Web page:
The Blue Swallow motel
Carpenter W.A. Huggins began construction on the Blue Swallow Motel prior to the outbreak of World War II, and Ted Jones, a prominent eastern New Mexico rancher, opened the motel in 1942. Facing Route 66, the Blue Swallow offers access to motorists from both the highway and a side street. The motel has an L-shaped plan and consists of 14 units with a discreet office and manager’s residence. Garage units, some with wood overhead doors, are located between the sleeping units. With its pink stucco walls decorated with shell designs and a stepped parpet, the façade reflects a modest use of the Southwest Vernacular style of architecture.
When Mr. Jones and his wife died in the 1950s, Lillian Redman and her husband bought the motel and successfully operated it. From the start, the Redmans put their customers first. When guests didn’t have enough money for a room, the Redmans accepted personal belongings in trade or provided the room for free. Ms. Redman and the Blue Swallow became icons of Route 66 folklore. She described the special and close connection she had with the Route 66 motorists who came in each night this way. “I end up traveling the highway in my heart with whoever stops here for the night."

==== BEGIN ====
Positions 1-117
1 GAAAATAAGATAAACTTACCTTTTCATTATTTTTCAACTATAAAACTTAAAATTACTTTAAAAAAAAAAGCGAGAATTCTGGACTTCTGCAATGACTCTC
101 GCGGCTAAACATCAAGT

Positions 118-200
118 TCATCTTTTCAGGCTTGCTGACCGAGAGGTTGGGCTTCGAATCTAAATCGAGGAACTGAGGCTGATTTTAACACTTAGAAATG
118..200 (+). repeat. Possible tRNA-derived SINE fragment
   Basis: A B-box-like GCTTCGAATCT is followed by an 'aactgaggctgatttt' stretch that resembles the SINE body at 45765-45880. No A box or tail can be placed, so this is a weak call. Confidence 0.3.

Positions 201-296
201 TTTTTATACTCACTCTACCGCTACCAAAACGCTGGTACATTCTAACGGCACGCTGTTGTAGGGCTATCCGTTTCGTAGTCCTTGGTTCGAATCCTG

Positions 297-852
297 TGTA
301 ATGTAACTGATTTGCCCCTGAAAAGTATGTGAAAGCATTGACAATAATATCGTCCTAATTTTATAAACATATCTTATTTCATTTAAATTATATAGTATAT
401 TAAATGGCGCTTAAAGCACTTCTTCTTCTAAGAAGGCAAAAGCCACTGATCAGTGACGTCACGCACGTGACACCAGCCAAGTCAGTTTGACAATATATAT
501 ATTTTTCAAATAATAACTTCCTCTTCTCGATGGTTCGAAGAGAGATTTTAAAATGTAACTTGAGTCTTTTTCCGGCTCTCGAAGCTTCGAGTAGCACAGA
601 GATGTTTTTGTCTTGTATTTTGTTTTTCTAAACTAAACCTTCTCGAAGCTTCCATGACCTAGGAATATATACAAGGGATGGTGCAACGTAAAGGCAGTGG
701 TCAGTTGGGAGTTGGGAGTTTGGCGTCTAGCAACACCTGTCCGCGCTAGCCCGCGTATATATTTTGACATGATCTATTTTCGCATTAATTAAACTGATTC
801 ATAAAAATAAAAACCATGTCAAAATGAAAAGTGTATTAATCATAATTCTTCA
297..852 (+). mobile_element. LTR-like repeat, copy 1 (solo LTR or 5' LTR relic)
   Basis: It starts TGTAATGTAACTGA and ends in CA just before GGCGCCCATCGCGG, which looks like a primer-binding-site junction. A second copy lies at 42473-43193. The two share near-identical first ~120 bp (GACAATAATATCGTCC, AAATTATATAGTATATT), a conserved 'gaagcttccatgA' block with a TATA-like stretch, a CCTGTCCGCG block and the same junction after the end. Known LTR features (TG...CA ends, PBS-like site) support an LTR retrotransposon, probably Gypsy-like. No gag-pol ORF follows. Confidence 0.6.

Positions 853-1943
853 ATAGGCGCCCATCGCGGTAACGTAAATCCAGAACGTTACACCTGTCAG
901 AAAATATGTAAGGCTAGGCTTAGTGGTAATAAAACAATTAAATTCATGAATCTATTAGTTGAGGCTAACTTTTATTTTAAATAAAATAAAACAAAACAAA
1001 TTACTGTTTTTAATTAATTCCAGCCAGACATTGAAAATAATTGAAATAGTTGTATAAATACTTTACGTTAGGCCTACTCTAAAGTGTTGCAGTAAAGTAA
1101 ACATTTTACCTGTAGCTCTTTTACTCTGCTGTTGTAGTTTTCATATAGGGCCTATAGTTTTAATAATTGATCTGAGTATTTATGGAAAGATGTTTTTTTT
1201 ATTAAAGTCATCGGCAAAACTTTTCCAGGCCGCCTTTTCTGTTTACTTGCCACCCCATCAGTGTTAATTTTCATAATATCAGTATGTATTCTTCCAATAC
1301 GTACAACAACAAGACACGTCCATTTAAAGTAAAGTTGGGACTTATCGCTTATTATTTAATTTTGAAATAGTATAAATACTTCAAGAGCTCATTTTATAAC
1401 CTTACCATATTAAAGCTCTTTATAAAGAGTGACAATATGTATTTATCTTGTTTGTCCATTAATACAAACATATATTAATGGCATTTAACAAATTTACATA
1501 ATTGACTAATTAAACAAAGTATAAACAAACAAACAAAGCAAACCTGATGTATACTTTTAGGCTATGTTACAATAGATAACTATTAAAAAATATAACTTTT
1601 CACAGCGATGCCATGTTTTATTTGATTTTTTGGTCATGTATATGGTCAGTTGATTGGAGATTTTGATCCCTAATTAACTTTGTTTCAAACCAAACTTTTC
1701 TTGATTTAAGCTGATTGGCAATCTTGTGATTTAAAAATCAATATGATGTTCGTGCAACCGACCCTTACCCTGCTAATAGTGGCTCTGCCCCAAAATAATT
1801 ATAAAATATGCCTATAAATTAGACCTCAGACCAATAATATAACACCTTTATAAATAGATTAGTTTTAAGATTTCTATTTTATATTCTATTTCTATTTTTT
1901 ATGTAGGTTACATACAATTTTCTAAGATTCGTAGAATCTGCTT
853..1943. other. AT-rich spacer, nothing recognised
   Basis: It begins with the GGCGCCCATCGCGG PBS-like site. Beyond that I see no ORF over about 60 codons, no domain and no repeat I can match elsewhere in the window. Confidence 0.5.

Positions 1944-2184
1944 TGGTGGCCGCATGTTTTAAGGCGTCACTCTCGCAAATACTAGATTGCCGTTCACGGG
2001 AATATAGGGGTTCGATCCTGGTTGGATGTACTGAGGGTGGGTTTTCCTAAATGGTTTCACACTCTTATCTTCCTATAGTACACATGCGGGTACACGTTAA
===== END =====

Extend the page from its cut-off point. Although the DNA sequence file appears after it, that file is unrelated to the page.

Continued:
At the end of the 1960s, Interstate 40, a better and faster highway, took the place of the old Route 66. The development of this new highway drastically changed the traffic circulation of Route 66 affecting many of the businesses along the way, including the Blue Swallow Motel. Ms. Redman said of the effect of Interstate 40, which bypassed Tucumcari, “When Route 66 was closed to the majority of traffic and the other highway came in, I felt just like I had lost an old friend. But some of us stuck it out and are still here on Route 66.”
After owning the Blue Swallow for almost 50 years, Ms. Redman sold the motel in the late 1990s. Listed in the National Register of Historic Places in 1993, the motel continues to operate as a popular overnight destination. The motel received a Cost-Share Grant from the National Park Service Route 66 Corridor Preservation Program in 2007 for restoration of the neon sign, neon swallows, and office windows.
The Buckaroo was one of my favorite signs. An old postcard is pictured below.
The Tee Pee Curio souvenir shop.